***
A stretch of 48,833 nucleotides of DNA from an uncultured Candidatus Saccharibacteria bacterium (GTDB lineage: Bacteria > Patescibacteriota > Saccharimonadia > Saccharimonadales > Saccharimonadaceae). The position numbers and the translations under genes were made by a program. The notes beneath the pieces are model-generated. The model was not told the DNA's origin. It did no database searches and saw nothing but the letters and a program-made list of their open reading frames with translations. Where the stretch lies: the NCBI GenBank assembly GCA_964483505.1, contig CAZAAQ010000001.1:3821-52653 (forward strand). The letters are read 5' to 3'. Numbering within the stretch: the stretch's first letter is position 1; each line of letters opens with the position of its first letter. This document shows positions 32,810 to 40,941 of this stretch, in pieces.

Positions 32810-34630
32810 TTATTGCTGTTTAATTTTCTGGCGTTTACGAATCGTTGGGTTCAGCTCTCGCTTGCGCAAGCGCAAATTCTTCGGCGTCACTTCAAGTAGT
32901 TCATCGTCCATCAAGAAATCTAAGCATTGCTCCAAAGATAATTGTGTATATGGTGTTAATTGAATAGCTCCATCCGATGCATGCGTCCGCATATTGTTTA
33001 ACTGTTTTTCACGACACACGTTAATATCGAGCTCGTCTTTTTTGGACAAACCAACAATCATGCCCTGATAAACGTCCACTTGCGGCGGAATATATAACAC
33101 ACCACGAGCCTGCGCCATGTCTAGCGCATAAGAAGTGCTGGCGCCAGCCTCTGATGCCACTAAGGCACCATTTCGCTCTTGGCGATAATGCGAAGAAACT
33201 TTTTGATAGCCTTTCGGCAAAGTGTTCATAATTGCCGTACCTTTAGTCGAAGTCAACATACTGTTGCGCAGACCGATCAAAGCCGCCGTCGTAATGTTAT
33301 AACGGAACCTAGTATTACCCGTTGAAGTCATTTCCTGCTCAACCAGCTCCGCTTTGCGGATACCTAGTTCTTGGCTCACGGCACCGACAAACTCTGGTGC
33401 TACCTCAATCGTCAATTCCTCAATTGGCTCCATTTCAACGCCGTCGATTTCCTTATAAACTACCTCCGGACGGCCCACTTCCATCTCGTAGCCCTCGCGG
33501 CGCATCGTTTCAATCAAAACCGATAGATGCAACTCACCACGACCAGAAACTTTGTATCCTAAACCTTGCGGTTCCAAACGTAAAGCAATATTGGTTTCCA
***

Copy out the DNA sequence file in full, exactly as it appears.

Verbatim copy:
A stretch of 48,833 nucleotides of DNA from an uncultured Candidatus Saccharibacteria bacterium (GTDB lineage: Bacteria > Patescibacteriota > Saccharimonadia > Saccharimonadales > Saccharimonadaceae). The position numbers and the translations under genes were made by a program. The notes beneath the pieces are model-generated. The model was not told the DNA's origin. It did no database searches and saw nothing but the letters and a program-made list of their open reading frames with translations. Where the stretch lies: the NCBI GenBank assembly GCA_964483505.1, contig CAZAAQ010000001.1:3821-52653 (forward strand). The letters are read 5' to 3'. Numbering within the stretch: the stretch's first letter is position 1; each line of letters opens with the position of its first letter. This document shows positions 32,810 to 40,941 of this stretch, in pieces.

Positions 32810-34630
32810 TTATTGCTGTTTAATTTTCTGGCGTTTACGAATCGTTGGGTTCAGCTCTCGCTTGCGCAAGCGCAAATTCTTCGGCGTCACTTCAAGTAGT
32901 TCATCGTCCATCAAGAAATCTAAGCATTGCTCCAAAGATAATTGTGTATATGGTGTTAATTGAATAGCTCCATCCGATGCATGCGTCCGCATATTGTTTA
33001 ACTGTTTTTCACGACACACGTTAATATCGAGCTCGTCTTTTTTGGACAAACCAACAATCATGCCCTGATAAACGTCCACTTGCGGCGGAATATATAACAC
33101 ACCACGAGCCTGCGCCATGTCTAGCGCATAAGAAGTGCTGGCGCCAGCCTCTGATGCCACTAAGGCACCATTTCGCTCTTGGCGATAATGCGAAGAAACT
33201 TTTTGATAGCCTTTCGGCAAAGTGTTCATAATTGCCGTACCTTTAGTCGAAGTCAACATACTGTTGCGCAGACCGATCAAAGCCGCCGTCGTAATGTTAT
33301 AACGGAACCTAGTATTACCCGTTGAAGTCATTTCCTGCTCAACCAGCTCCGCTTTGCGGATACCTAGTTCTTGGCTCACGGCACCGACAAACTCTGGTGC
33401 TACCTCAATCGTCAATTCCTCAATTGGCTCCATTTCAACGCCGTCGATTTCCTTATAAACTACCTCCGGACGGCCCACTTCCATCTCGTAGCCCTCGCGG
33501 CGCATCGTTTCAATCAAAACCGATAGATGCAACTCACCACGACCAGAAACTTTGTATCCTAAACCTTGCGGTTCCAAACGTAAAGCAATATTGGTTTCCA